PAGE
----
MANILA — Buhay party-list representative Lito Atienza on Sunday said that the waters of Manila Bay are now “several times filthier” compared to 22 years ago, when concerned residents first launched a civil action that eventually led to a Supreme Court order forcing 13 agencies to clean up the inlet.
“In contrast, based on the most recent water samples taken from major outfalls along Roxas Boulevard, fecal coliform counts now range anywhere from 11 million to 54 million MPN per ml,” Atienza said in a statement.
“We checked court records. Water samples taken from Manila Bay way back in 1999 showed fecal coliform counts of 50,000 to 80,000 most probable number (MPN) per milliliter (ml),” he added.
Atienza said that a very high fecal coliform count suggests the heavy presence of bacteria or viruses in the water that may cause diseases such as typhoid fever, viral and bacterial gastroenteritis and hepatitis A.
“This is really not surprising because up to now, of the 16.3 million water-served population in Metro Manila, only 15 percent or 2.4 million are connected to a sewerage system. Clearly, the bulk of Metro Manila’s household toilet waste continues to drain into waterways, including the Pasig River, that all empty out into the bay every day,” the lawmaker, who was also Manila City's mayor, said.
“This proves our point that we have stop the uncontrolled outflow of human sewage if we truly want to decontaminate Manila Bay,” he added.
Atienza is citing the court records of the 1999 lawsuit filed by residents who claimed that the Metro Manila Development Authority and 12 other agencies neglected to protect and clean up the waters of Manila Bay.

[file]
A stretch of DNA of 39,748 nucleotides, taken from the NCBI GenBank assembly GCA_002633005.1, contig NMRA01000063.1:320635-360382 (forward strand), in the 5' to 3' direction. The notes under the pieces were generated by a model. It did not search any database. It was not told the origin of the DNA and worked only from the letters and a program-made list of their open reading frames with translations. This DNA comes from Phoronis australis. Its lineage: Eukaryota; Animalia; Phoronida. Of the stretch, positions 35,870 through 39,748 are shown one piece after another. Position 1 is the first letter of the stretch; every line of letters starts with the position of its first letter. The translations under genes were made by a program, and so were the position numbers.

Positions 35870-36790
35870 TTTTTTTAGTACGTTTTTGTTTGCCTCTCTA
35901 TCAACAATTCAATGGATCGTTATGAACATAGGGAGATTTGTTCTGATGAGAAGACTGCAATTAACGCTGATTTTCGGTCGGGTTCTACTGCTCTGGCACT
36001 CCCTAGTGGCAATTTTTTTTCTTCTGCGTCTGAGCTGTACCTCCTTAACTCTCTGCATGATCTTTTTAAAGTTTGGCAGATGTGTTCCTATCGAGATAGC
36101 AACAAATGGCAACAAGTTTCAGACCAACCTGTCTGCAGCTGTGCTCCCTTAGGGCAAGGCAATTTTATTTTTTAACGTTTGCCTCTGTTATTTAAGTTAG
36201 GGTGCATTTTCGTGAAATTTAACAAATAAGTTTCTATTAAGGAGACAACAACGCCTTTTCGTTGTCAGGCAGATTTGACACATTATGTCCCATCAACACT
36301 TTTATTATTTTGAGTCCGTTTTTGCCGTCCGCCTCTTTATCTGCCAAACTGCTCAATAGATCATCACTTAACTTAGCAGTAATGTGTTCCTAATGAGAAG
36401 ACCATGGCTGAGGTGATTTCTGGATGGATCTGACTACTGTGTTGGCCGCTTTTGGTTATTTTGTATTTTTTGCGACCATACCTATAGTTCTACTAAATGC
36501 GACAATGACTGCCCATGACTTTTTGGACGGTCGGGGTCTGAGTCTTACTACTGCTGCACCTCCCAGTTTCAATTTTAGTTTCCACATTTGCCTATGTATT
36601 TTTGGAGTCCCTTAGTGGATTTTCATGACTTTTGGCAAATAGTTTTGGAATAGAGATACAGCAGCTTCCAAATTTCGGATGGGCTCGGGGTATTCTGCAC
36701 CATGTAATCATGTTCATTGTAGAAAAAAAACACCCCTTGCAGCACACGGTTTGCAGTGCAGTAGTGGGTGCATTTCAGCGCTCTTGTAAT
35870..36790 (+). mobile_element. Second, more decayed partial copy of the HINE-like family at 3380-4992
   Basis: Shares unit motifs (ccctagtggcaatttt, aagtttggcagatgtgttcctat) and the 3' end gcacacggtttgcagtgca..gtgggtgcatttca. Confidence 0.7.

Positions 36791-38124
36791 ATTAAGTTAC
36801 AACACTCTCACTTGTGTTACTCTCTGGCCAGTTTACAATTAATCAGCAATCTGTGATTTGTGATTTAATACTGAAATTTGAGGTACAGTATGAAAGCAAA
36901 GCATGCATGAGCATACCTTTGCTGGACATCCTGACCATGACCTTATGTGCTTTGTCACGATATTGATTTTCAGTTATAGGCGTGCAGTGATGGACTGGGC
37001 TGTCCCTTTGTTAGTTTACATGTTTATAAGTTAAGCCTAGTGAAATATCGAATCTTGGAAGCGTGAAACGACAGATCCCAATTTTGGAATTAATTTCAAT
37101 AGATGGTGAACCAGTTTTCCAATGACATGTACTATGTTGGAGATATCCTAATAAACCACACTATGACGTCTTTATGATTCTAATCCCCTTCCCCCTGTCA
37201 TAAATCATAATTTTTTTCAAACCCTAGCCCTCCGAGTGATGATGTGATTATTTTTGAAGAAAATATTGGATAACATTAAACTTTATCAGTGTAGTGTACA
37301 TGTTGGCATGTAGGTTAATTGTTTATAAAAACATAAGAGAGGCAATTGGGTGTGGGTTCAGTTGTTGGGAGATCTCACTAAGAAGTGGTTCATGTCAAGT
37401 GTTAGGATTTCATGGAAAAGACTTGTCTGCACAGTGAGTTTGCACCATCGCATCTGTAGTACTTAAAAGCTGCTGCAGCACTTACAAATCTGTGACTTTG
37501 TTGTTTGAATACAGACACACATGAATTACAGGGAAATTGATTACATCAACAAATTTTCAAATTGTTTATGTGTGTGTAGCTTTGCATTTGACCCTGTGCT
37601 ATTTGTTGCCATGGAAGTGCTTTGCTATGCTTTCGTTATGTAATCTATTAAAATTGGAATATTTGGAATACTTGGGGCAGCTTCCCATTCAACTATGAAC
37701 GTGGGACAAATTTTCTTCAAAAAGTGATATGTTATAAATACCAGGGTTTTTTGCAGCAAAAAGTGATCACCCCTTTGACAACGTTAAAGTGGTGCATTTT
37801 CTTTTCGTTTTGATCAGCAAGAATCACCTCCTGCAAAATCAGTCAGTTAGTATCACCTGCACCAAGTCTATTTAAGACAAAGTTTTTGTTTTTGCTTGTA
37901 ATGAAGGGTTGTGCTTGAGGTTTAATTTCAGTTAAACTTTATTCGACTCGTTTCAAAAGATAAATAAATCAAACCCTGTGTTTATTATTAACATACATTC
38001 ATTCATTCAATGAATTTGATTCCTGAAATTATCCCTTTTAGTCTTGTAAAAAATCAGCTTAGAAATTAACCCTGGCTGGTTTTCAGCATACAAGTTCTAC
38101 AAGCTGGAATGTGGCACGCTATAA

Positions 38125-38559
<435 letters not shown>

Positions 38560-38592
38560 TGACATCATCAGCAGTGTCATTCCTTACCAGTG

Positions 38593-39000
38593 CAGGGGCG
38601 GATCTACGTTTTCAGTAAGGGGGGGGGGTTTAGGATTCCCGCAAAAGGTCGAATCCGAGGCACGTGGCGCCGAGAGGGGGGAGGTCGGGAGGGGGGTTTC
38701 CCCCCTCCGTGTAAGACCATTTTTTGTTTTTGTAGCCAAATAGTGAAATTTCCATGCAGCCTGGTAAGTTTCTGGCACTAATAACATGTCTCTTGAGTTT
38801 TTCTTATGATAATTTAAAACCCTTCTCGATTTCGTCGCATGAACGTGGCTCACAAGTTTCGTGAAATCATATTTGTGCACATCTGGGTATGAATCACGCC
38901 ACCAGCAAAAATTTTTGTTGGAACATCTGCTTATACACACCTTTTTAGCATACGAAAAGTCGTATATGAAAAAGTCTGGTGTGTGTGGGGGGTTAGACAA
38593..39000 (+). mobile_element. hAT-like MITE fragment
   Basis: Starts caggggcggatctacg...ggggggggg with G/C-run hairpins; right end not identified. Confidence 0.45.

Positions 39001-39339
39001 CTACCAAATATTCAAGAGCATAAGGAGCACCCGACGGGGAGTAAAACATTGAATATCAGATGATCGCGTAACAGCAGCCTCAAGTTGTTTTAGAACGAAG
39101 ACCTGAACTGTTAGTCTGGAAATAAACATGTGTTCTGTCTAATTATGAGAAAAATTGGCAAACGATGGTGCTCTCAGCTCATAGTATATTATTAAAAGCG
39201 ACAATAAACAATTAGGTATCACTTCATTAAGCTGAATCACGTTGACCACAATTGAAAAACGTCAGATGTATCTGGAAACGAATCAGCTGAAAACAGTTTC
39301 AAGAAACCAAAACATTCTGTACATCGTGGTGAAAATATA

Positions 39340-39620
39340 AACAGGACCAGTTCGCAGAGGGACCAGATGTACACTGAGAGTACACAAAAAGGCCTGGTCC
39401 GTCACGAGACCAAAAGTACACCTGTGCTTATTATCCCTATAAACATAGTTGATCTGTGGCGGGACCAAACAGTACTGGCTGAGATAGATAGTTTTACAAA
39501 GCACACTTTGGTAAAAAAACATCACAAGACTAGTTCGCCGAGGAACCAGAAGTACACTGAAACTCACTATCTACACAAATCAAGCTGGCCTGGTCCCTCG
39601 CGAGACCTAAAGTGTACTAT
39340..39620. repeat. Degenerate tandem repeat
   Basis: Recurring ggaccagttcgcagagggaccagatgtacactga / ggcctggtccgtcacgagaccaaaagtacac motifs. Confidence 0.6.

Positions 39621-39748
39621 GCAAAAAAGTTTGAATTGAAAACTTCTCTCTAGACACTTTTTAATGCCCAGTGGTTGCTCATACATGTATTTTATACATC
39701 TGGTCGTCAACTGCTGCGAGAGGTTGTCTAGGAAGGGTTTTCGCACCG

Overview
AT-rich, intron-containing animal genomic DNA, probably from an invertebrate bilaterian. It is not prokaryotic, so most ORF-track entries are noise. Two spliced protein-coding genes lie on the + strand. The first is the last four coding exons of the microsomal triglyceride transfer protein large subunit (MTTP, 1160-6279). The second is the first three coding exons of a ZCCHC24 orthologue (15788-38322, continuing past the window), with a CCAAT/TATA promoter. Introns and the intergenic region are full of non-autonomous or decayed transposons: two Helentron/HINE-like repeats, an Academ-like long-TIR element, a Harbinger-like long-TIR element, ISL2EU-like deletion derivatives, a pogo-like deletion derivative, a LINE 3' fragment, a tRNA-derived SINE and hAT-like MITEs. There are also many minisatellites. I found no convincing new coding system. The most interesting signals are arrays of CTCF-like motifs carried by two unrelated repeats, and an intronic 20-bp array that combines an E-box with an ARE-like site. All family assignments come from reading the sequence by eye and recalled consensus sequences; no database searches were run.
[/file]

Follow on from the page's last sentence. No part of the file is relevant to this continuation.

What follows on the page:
The case reached the Supreme Court, which ruled in favor of the residents in 2008 and issued a continuing mandamus that required the agencies to rehabilitate the waters of the bay, he said.
“In a separate case, the Supreme Court in 2019 penalized Metro Manila’s two private water concessionaires and the Metropolitan Waterworks Sewerage System with P1.84 billion in combined fines due to their failure to connect households to a sewerage system and their lack of wastewater treatment facilities,” he said.
“Until they fully comply with the provisions of Clean Water Act, the three parties will have to pay a daily fine of P322,102 that escalates by 10 percent in two years, plus legal interest of six percent per annum.”
Atienza noted that the tribunal upheld the penalty imposed by him when he was secretary of environment and natural Resources in 2009.
The University of the Philippines Marine Science Institute earlier said that the rehabilitation of Manila Bay is an "arduous task" and effort should be exerted by both residents, people using the area, and the government.